Science Environment for Ecological Knowledge
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Science Environment for Ecological Knowledge




Knowledge Representation

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The range of different data structures for ecological information makes data sets difficult to align and merge for synthetic research. The Ecological Metadata Language (EML) has accomplished much in terms of making ecological data discoverable and accessible. But once data are accessed, time must be spent determining if the various data sources are both semantically compatible and structurally convertible so that they can be normalized before merging. The aim of the Knowledge Representation group was to develop a knowledge model for addressing the necessary semantic considerations for aligning and merging disparate ecological data. In pursuing this practical aim, other powerful semantic capabilities have been realized, such as semantically enhanced data discovery methods that improve upon current text-based and keyword methods. These improvements to data discovery include the ability to explore data--which we consider part of the discovery process--using summarization techniques that are enabled by the knowledge model.

Most observational data sets are a series of attributes (e.g., data columns in a table), in which instances among the attributes are related in space, time, or part. A related group of data instances is generically called a tuple, but can be thought of as a row in a typical data table. The objective for data set integration is to ascertain if two or more attributes are semantically compatible, and if any structural conversion or scaling must be undertaken before merging them together. At the scale of the attribute, integration may appear trivial. However, the context and scale that data were collected must also be compatible, which requires cross attribute knowledge. For example, an attribute "weight 1" might be compatible with a second attribute "weight 2" in that they both are continuous quantities with easily convertible measurement units. However, the first weight might pertain to all the grass biomass in a 1m2 plot, and the second in a 2m2 plot; or maybe one pertains to trees and the other fish; or one was collected in the Alaska, and the second in Indonesia. To automate the alignment and integration of ecological data sets, the knowledge model must contain the necessary machinery to reason not only between attributes in different data sets, but also among the attributes within the same data set.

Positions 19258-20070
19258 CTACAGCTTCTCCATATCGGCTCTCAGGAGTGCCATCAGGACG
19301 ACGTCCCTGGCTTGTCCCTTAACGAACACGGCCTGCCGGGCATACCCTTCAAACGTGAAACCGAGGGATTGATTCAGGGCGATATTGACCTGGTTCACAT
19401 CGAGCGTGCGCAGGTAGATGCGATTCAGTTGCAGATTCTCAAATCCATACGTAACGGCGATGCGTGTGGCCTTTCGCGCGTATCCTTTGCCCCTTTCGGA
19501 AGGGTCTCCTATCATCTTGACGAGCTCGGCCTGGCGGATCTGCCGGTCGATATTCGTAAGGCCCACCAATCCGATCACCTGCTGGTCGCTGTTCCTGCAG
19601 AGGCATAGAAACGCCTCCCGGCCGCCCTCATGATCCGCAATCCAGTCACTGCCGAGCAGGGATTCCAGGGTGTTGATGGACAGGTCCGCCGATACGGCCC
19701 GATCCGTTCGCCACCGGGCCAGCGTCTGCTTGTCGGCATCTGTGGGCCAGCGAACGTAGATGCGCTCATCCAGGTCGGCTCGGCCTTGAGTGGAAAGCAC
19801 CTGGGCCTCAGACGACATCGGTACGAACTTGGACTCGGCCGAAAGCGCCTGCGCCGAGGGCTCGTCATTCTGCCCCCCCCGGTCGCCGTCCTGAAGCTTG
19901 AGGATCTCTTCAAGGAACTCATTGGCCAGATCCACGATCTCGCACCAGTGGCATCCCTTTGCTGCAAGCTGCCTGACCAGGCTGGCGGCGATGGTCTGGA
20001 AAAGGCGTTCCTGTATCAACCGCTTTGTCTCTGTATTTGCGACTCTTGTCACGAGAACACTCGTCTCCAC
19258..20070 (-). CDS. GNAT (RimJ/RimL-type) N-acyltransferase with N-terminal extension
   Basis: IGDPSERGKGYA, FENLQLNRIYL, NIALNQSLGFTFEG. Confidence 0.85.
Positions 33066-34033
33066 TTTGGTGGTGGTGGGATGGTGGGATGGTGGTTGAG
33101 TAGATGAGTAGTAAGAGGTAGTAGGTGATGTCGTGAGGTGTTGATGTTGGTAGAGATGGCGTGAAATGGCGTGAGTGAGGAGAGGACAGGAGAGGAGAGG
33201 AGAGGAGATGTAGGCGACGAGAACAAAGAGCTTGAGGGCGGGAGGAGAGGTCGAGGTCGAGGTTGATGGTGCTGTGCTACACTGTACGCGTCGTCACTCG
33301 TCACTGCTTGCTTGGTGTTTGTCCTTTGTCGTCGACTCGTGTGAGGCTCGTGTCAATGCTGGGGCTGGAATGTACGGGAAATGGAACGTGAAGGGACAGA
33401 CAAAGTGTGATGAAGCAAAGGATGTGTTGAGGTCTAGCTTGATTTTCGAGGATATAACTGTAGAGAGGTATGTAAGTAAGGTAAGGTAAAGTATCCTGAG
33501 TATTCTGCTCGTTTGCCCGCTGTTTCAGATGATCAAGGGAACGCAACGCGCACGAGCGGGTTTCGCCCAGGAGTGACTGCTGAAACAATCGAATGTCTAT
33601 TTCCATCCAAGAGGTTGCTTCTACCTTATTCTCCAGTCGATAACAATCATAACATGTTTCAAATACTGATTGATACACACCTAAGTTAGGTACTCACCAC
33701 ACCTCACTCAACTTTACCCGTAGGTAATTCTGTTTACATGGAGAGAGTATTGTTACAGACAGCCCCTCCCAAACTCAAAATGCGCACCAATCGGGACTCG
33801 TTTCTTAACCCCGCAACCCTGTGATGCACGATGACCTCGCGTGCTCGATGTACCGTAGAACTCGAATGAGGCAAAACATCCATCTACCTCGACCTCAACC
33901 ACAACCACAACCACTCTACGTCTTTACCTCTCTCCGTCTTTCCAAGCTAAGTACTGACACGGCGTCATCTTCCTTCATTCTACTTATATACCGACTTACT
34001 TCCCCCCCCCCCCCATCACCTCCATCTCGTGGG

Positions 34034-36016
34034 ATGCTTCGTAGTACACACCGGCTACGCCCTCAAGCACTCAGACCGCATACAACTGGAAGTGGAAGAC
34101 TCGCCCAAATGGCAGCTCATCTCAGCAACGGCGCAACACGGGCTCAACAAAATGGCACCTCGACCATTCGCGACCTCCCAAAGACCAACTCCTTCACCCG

The objective of this technical note is to present a knowledge model, specifically design for ecological data integration. Called the observation ontology, the model breaks down scientific observation and measurement into all the components required to understand if data are semantically compatible and structurally convertible for merging.

Outline of the Extensible Observation Ontology (OBOE)

Semantic annotation of ecological data using OBOE

Proposed OBOE extensions

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This particular version was published on 09-Oct-2006 14:28:01 PDT by uid=madin,o=NCEAS.